The Pandemic has hit a “Reset Switch”
It is a bit unnerving to see the world in which you grew up come unhinged. This is what it must have been like to watch the Great Depression roll over the country, tearing apart the fabric of everyday life. To call the current transformative event a pandemic seems grossly inadequate. It is not just the pathology of disease as it traverses the global population; it is the insidious effect of change in our society that drives its real impact.
It started rather innocuously, another strange disease slithering out of the unsanitary morass of Asia’s “wet markets,” or so it seemed. With growing alarm, the event grew from an isolated outbreak in Wuhan (a place most of us had never heard of), then it blossomed out…through China…to Europe…and to our shores.
The warning bells sounded but were not heeded. Hadn’t we heard this before? In 2003, SARS (Severe Acute Respiratory Syndrome) burst into world consciousness. It was the first pandemic of the new millennium and it was going to be catastrophic. We prepared for the worst and it fizzled. The Centers for Disease Control (CDC) reported that ultimately 8,098 people were infected in 26 countries, and that 774 died. This pales even in comparison to the annual flu. In the 2018–2019 season an estimated 35.5 million people got sick, 490,600 were hospitalized and 34,200 died.
So perhaps we can be forgiven for our initial lackadaisical approach. Much like the boy who cried wolf, we had heard it before and consequently did not take the warnings seriously enough.
Some events sear their way into our memory. Most remember vividly what they were doing as they watched the towers fall on 9/11. This pandemic will likely have an equally devastating impact, yet the moment of enlightenment was diffuse. For me it came on the ski slopes of Utah. One evening, they announced the closure of the mountainside cafeteria and asked for groups to stay together on the lifts. The next day they shut the entire place down without notice. It seemed like they were locking the doors behind us. A short visit to the Mormon Tabernacle on the way out was a study in isolation, a few young missionaries to announce that all was closed.
The airport had an eerie feeling: all outbound traffic, no one arriving. It was like catching the last flight out of a war-torn country.
We had one last trip scheduled (yeah, I know…I was a late comer to the realization that the world was collapsing). For the flight home, I asked if I could purchase the middle seat to get some “social distancing,” a term that was not yet in vogue. The ticketing agent said, “I’ll do better than that. I’ll give you an exit row and no one will be in either the row ahead or behind.” Nice. The flight was virtually empty, another harbinger of things to come.
We all know how the story unfolds from there, like watching a slow-motion train wreck. However, we are not actually watching the train crash, rather we are getting a play-by-play from the media. It makes one wonder how much of our anxiety is related to dire warnings from the press. They appear to have long ago passed the threshold of just reporting the news into actively “making” the news. This is a disservice.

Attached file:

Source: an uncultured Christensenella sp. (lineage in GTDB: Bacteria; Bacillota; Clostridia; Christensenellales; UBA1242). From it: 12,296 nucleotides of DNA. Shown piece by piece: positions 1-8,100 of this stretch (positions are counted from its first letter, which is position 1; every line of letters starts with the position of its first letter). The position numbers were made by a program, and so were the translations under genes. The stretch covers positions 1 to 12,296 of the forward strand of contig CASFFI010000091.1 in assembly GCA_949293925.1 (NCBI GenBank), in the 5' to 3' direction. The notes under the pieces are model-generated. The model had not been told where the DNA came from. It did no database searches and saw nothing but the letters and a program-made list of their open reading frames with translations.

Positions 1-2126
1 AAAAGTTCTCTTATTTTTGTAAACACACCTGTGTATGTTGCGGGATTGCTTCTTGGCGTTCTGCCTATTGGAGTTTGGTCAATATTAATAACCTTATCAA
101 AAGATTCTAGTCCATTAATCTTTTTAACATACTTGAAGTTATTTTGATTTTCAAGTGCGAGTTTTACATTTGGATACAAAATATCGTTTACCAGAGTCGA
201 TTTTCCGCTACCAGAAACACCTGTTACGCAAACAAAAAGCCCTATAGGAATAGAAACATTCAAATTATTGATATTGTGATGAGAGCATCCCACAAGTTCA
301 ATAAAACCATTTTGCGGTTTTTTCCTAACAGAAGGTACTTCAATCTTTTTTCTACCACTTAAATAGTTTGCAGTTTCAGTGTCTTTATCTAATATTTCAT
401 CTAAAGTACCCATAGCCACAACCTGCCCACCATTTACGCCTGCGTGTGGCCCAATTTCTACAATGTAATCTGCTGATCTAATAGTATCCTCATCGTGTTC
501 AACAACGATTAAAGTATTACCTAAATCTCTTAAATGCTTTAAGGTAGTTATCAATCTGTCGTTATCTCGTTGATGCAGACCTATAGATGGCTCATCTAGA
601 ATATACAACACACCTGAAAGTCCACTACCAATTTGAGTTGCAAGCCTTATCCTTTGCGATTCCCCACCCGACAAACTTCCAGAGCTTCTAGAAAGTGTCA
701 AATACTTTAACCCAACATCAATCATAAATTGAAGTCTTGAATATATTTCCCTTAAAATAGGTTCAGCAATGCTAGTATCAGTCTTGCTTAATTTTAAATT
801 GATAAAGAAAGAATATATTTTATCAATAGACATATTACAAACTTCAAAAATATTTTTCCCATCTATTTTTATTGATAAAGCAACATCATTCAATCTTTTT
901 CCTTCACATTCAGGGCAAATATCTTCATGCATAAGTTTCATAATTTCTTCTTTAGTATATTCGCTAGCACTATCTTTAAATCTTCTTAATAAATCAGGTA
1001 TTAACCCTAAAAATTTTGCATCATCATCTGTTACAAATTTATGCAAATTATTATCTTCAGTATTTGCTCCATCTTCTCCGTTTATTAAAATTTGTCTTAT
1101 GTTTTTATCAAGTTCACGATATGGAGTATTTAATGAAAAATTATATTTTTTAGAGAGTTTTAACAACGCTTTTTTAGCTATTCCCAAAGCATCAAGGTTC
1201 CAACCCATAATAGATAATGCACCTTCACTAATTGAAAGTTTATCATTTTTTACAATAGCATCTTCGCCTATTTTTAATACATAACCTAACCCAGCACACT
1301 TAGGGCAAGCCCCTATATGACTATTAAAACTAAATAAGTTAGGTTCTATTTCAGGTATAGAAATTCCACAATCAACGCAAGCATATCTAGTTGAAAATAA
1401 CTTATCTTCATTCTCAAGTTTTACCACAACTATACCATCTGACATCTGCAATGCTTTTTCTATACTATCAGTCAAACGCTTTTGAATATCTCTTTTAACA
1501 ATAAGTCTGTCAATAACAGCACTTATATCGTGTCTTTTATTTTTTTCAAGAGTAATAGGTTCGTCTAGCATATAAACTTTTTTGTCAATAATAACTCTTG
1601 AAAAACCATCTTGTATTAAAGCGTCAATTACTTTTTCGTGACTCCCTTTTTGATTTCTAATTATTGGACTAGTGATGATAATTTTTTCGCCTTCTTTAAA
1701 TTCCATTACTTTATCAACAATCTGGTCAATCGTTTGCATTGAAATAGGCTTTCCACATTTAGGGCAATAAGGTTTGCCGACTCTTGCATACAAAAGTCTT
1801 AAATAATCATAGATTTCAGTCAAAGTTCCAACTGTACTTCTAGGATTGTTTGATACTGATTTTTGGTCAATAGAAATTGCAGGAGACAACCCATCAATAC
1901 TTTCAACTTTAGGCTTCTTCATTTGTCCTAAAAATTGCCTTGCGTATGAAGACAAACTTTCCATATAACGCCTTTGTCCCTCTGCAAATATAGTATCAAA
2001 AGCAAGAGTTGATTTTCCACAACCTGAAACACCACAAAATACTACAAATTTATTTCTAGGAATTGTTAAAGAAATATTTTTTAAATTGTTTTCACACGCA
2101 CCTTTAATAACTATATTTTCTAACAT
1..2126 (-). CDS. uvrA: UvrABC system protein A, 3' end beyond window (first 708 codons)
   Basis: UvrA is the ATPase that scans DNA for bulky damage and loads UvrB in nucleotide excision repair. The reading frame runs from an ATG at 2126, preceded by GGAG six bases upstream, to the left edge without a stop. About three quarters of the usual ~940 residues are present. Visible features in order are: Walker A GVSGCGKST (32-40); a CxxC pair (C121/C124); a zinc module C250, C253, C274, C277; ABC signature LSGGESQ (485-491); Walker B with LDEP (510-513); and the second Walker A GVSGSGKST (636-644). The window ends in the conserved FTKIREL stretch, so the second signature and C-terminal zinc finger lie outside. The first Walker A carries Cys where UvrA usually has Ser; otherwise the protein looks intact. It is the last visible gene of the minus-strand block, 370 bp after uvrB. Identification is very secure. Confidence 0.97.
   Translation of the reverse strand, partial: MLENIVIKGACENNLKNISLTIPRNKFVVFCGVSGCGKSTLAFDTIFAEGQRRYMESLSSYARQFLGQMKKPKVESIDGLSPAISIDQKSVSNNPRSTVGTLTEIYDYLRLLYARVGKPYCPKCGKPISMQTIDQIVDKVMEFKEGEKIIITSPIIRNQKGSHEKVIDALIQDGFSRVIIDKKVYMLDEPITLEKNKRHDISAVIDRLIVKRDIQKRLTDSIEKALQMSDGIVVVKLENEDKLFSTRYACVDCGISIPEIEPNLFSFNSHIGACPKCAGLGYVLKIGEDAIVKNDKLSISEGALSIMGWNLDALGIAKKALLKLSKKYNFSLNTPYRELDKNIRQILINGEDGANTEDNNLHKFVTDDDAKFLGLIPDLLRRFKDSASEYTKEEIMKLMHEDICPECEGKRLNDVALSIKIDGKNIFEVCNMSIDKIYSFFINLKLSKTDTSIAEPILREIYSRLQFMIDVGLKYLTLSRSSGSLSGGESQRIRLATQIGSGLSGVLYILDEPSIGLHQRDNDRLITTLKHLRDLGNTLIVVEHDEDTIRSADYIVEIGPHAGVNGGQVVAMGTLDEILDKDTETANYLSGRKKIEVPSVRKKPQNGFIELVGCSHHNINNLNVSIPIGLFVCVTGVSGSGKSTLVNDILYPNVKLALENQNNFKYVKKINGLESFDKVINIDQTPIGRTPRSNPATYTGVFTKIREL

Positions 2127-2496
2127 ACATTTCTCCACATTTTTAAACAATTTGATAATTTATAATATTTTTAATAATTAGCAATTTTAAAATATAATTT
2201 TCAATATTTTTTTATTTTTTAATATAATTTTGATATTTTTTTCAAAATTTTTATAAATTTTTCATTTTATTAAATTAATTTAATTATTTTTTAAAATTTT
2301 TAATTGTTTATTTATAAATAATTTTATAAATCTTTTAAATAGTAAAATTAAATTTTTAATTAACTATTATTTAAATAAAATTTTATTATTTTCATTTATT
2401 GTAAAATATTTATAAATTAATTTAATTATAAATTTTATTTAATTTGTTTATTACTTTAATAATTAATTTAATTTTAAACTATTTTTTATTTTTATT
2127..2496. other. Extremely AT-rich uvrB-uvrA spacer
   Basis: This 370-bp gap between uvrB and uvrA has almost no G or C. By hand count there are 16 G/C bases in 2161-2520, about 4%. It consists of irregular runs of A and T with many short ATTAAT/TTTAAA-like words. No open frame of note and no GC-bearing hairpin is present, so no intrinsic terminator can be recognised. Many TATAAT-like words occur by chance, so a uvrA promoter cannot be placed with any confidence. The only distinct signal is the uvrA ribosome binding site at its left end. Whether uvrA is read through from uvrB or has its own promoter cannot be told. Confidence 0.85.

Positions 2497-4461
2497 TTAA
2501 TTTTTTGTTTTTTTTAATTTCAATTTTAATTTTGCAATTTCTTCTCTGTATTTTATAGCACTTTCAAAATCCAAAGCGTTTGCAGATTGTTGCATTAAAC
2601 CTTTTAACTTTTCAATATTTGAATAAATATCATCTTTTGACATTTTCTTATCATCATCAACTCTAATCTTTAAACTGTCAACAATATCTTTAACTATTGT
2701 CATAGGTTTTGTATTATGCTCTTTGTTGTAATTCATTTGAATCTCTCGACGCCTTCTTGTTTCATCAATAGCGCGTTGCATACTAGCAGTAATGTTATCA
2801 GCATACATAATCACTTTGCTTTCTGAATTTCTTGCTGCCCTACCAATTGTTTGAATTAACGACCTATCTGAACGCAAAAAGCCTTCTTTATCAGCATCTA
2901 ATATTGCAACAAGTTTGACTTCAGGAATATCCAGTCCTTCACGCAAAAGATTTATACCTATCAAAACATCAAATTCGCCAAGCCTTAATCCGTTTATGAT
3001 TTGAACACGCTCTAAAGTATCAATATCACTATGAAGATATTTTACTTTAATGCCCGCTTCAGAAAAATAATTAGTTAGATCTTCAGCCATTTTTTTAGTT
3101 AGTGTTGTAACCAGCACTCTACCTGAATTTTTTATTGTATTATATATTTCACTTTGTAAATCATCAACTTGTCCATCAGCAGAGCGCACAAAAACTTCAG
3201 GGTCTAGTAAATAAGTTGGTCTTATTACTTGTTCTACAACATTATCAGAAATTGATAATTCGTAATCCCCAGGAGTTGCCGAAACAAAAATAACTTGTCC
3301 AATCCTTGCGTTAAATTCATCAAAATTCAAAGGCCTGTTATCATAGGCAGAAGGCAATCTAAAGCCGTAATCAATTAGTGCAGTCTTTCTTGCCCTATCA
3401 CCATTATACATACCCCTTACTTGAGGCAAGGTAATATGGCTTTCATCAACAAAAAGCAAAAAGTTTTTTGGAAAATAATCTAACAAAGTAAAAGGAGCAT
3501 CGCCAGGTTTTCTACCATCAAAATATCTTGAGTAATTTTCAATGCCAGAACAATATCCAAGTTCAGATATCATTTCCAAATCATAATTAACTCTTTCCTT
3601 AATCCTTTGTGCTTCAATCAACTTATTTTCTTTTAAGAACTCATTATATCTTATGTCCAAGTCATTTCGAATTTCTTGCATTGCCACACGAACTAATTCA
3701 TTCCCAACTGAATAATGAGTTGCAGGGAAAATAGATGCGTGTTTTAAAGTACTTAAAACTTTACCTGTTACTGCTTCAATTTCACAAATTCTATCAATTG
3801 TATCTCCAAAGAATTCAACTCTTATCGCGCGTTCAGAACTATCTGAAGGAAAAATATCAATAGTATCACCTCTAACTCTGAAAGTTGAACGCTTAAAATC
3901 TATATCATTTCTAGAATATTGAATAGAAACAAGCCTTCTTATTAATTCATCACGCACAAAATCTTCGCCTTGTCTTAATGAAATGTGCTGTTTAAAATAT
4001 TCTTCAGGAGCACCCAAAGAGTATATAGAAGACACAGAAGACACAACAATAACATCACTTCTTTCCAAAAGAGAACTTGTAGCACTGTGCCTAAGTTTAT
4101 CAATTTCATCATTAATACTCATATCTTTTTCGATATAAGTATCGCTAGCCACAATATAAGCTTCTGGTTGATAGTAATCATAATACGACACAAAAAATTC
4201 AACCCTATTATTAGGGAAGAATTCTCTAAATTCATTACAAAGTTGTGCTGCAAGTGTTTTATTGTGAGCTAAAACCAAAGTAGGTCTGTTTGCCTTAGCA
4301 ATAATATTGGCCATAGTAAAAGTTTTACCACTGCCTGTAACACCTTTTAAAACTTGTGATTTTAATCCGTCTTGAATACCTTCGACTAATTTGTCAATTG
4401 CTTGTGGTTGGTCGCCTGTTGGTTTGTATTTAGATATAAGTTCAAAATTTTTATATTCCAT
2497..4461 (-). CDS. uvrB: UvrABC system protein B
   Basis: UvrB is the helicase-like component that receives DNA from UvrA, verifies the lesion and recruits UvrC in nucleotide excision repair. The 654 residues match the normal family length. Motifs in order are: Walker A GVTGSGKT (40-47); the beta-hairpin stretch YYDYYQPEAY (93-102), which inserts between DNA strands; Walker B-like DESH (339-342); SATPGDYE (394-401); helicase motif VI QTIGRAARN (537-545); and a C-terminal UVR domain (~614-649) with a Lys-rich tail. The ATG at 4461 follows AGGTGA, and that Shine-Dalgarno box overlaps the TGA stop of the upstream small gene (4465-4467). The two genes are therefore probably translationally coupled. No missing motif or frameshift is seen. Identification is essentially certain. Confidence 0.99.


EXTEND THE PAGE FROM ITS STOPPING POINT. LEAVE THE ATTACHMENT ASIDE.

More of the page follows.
Regardless, things are different now. It’s Cinco de Mayo and any other year we would be out with friends. Tonight, my wife is proctoring an on-line test for a local college, because they can’t do classroom testing. I’m on the porch writing my column and listening to the rain.
This is the “new normal.” It is a binary world of goods and bads with very little in between.
Some people kept their jobs. My two sons are employed by the Federal government and are working from home. Some are even prospering. I have friends running Amazon delivery operations and they are booming…can’t hire people fast enough. Yet too many people are out of work, too many businesses are shut down. The list of “never to reopen” increases by the day. The devastation to small local businesses is significant and the fallout will affect our country for years.
But there are also bright spots in juxtaposition to the dark. Work and external pressures have been tamped down. All over the country, people are rediscovering their families and the people they love.
My daughter, a medical school student in Baltimore, vacated her urban apartment ahead of the government shelter-in-place order and has been home for some time. It has been marvelous. We have spent hours hiking, playing games and most significantly, just talking. It has been years since we have been together unfettered by the imperatives of time that have come to dominate our lives.
It is almost as if someone hit a giant “reset” switch. It has given us an opportunity to remake parts of our lives that had gotten out of control.
The road to recovery is going to be a long and difficult. I hope that during this time, we will all come to appreciate relationships that we have forgone in the hectic activity of modern life. There will be trials for certain, and we must work together, if only to empathize with those less fortunate. Perhaps we can even reclaim some of our lost virtues, like charity for others.
We are at a precipice: fall into despair and decline or gird up our loins and rebuild an even better society. With God’s help, we will regenerate a country with a renewed spirit. Perhaps such a grassroots movement might “trickle up” to change the divisive politics at the top. That just might make the sacrifices worthwhile.